Her life began in Aleppo, Syria in 1908, where she was born to a Circassian father and a Syrian mother. She grew up in Baghdad and attended secondary school in Beirut and Istanbul, later becoming the first woman to receive an Iraqi government scholarship to study abroad.

Didi moved to London and trained as an art teacher at Maria Gray Training College, London and, after graduating in 1933, returned to Baghdad where she worked as a teacher and headed the art department of the Teachers’ Training School for Women until 1942. .

In 1939 she married my grandfather, Yasin Umar, an Iraqi diplomat, and moved with him to Washington in 1942 and it was there that her fascination with the Arabic letter was ignited.

Didi came across a book, Arabic palaeographyby Nabia Abbot, an Iraqi-American Islamic scholar, papyrologist and paleographer, and began to see the endless possibilities of abstraction from the Arabic letter.

In 1949, she held her first exhibition at Georgetown University’s Peabody Library, followed by a bachelor’s degree in art education from George Washington University in 1952. That year, she exhibited 48 paintings as part of the Ibn Sina exhibition at the Institute of Fine Arts in Baghdad.

Madiha Umar and her husband Yassin and daughter Hala in 1950s Washington DC.  Photo: Dara Kittani

These paintings marked the launch of the Arabic letter into the realm of modern Iraqi art. This is what sets Didi apart. She has been credited with freeing the Arabic letter from its typical association with the Quran and traditional calligraphy, allowing it many abstract possibilities.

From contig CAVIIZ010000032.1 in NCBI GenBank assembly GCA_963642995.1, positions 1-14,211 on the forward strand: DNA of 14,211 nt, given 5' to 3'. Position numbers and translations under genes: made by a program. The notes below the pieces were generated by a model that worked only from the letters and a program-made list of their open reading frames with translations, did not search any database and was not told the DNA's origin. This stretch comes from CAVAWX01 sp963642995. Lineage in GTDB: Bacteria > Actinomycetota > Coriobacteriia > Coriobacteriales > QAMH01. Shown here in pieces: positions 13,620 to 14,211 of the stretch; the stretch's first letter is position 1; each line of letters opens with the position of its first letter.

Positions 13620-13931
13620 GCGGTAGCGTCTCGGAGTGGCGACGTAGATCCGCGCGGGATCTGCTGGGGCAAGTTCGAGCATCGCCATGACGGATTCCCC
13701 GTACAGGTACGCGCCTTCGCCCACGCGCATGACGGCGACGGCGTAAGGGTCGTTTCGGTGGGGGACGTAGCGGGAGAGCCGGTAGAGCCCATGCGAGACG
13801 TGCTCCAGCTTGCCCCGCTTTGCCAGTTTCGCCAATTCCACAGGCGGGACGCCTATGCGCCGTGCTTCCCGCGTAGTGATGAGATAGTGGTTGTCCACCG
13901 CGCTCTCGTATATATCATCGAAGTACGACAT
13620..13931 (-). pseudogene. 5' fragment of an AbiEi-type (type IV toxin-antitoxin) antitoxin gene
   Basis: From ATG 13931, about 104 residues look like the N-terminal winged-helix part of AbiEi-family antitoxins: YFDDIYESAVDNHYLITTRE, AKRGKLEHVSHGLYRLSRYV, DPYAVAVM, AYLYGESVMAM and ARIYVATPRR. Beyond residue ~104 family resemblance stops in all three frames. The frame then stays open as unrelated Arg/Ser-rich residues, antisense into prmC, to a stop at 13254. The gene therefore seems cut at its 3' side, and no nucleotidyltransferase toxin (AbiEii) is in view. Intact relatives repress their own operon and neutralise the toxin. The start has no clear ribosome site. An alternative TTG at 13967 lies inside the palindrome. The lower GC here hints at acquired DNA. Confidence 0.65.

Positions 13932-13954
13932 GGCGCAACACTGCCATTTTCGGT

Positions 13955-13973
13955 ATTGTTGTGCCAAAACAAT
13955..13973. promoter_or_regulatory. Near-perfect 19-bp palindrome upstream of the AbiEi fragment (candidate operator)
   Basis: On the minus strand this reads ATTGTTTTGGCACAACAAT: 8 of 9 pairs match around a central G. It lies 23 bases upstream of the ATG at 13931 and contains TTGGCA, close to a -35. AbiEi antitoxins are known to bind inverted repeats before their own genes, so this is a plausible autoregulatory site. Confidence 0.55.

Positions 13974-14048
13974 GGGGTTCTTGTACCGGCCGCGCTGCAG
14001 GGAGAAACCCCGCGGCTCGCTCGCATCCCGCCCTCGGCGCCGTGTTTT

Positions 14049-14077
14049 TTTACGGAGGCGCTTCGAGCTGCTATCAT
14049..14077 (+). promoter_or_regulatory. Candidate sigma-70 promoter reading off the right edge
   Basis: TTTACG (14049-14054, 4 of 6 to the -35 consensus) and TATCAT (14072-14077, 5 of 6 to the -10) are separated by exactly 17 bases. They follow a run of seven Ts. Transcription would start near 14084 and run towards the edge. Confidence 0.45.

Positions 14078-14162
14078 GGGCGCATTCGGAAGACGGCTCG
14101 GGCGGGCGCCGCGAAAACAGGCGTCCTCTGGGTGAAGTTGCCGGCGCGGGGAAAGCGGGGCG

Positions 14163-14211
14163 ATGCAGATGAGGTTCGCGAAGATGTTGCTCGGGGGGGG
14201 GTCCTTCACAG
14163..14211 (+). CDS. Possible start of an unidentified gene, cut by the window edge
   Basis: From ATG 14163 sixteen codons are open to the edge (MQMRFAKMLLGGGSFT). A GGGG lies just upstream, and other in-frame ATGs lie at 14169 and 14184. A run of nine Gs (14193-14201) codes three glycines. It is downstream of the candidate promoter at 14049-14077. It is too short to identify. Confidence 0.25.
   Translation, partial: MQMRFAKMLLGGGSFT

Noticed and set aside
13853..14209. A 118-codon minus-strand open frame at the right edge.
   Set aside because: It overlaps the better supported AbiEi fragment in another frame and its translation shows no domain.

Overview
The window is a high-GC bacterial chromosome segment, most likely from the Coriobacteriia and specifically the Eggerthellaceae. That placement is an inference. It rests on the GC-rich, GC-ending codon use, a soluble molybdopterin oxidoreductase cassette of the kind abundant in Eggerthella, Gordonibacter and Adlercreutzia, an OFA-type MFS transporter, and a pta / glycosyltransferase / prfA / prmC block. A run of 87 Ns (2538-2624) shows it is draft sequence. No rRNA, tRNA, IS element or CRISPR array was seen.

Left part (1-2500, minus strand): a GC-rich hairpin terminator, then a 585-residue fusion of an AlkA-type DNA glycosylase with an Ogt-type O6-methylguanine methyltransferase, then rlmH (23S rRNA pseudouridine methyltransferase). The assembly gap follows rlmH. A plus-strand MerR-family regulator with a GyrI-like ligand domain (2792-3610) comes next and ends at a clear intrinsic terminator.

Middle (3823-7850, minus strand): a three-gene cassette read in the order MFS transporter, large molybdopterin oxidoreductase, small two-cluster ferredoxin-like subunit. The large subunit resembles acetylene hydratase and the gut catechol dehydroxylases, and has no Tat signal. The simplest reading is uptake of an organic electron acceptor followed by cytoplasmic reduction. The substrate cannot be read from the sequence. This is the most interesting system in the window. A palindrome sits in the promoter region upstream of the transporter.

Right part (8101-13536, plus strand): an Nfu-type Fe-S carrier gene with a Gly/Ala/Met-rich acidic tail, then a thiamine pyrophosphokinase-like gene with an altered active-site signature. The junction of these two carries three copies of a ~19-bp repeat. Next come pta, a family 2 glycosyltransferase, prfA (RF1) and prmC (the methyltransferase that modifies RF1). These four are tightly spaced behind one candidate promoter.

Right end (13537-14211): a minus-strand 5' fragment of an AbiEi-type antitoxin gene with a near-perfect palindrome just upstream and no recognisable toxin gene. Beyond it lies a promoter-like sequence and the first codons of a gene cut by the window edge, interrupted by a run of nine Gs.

Didi’s letters danced across canvases, invigorated by a rhythm she identified with each. She was also a pioneer with her scratch works – laminated blackboards that she scratched off with crayons.

Didi then pursued an MFA from the Corcoran School of Art in Washington in 1959 and returned to Baghdad in 1966, where she taught at the Academy of Fine Arts and joined the One Dimension group of the Iraqi artist Shakir Hassan Al Said.

It was a gathering that sought to merge Sufi tradition with contemporary art. She has organized several personal exhibitions and also participated in group exhibitions, for a time in the United States.

I know she was admired and loved by many, including the Iraqi government, and I’m sure it must have been difficult being a female artist in a very male-dominated sphere.

Maybe being a diplomat’s wife made it easier – I know Babu encouraged her and in many ways her art was a form of cultural diplomacy.

I took her to her last exhibition in 1994 — Forces of Change: Artists from the Arab World at the National Museum of Women in the Arts in Washington, and saw the twinkle in her eyes when people asked her about her work.

In 2000, when she was 92, Didi and my mother moved from New York to Amman, where she died five years later.

Didi’s legacy lives on. I’m so proud of him, I love him so much, I feel obligated to him and it inspires me. It’s the only link I have with her other than the photographs and it tells me that she’s still there, and my mother too.

More information is at

Updated: 03 June 2022, 18:02